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Agent-Based Models in Finance: Foundations, Explanatory Power and Applications

Speaker: Professor Thomas Lux

CQF Institute is proud to bring you a free online talk with Prof Thomas Lux on Agent-Based Models in Finance 

This event can earn you up to 2 CPD credits.

Abstract

The talk provides an introduction to the rich literature on agent-based modelling (ABM) in finance.  ABM uses stochastic simulation models of the interaction of a diverse ensemble of heterogeneous investors to mimic real-world patterns of financial trading within an artificial market. The main goal of the early literature in this area has been the explanation of the salient stylized facts (e.g., fat tails and heteroscedasticity). There has emerged a literature that provided a generic explanation of these features via the market process, in which an innocuous ‘news arrival process’ for fundamental factors (modelled as white noise) is magnified and transformed into a more volatile and fat tailed distribution of market returns by the interactions of the agents. Over the last decade, such agent-based models have reached a state of maturity that brought the tasks of statistical inference and goodness-of-fit of such models on the agenda of the research community. Using mostly relatively simple models of financial markets, a variety of statistical tools have meanwhile been developed to this end. We illustrate various such approaches and demonstrate how the empirical validation of agent-based models can also be used to extract information on ‘hidden’ variables such as sentiment which constitutes a salient building block of such models.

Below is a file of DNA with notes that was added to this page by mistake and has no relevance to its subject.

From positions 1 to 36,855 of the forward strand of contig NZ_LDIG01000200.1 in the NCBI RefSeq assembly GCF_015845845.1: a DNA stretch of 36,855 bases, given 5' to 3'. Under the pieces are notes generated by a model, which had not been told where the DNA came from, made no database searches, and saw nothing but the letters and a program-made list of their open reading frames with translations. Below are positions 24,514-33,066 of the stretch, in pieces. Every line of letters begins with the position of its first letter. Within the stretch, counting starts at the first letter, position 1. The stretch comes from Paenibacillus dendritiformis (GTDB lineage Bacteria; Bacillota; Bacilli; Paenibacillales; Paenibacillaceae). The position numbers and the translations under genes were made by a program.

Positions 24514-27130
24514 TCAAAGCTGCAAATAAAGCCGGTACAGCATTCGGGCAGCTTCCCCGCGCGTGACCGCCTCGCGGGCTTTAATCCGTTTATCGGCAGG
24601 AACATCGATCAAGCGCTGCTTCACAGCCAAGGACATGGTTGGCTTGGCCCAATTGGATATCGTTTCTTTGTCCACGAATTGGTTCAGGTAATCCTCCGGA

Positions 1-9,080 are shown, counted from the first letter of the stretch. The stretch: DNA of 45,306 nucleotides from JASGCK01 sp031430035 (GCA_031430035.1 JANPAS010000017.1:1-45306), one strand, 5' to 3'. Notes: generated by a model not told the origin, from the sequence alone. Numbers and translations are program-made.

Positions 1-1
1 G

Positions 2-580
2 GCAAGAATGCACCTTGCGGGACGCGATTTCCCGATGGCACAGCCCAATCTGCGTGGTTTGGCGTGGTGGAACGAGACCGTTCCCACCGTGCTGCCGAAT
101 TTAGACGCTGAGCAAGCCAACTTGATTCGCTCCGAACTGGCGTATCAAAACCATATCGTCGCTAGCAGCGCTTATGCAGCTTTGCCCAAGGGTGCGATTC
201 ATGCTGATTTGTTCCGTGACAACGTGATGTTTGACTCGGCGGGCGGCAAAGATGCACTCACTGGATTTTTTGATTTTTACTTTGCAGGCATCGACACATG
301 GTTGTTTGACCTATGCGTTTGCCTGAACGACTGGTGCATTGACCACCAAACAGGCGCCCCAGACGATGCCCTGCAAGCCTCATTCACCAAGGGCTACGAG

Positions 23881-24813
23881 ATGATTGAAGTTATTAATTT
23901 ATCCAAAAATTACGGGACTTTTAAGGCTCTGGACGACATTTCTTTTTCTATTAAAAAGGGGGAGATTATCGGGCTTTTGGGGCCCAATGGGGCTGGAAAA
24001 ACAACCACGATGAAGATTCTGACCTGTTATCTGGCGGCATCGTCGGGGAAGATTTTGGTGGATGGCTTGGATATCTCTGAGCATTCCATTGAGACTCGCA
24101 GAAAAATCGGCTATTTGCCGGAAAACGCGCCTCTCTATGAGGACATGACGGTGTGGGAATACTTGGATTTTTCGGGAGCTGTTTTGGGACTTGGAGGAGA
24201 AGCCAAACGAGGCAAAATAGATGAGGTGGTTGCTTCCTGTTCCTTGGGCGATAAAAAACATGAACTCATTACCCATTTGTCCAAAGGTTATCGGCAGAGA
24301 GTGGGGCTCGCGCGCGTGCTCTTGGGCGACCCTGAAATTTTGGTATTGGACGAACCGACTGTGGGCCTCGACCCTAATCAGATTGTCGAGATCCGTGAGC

Speaker's Bio

Thomas Lux is Professor of Monetary Economics and International Finance at the University of Kiel. His research interests cover various theoretical and empirical aspects of financial and monetary economics that mostly require intense use of computational methods. Among others, he has been working on agent-based models of financial markets, multi-scale stochastic volatility models, and network models for the interbank market. From 2011 - 2016, Thomas was appointed as the Bank of Spain Chair in Computational Economics at the University of Jaume I, Castellon, Spain.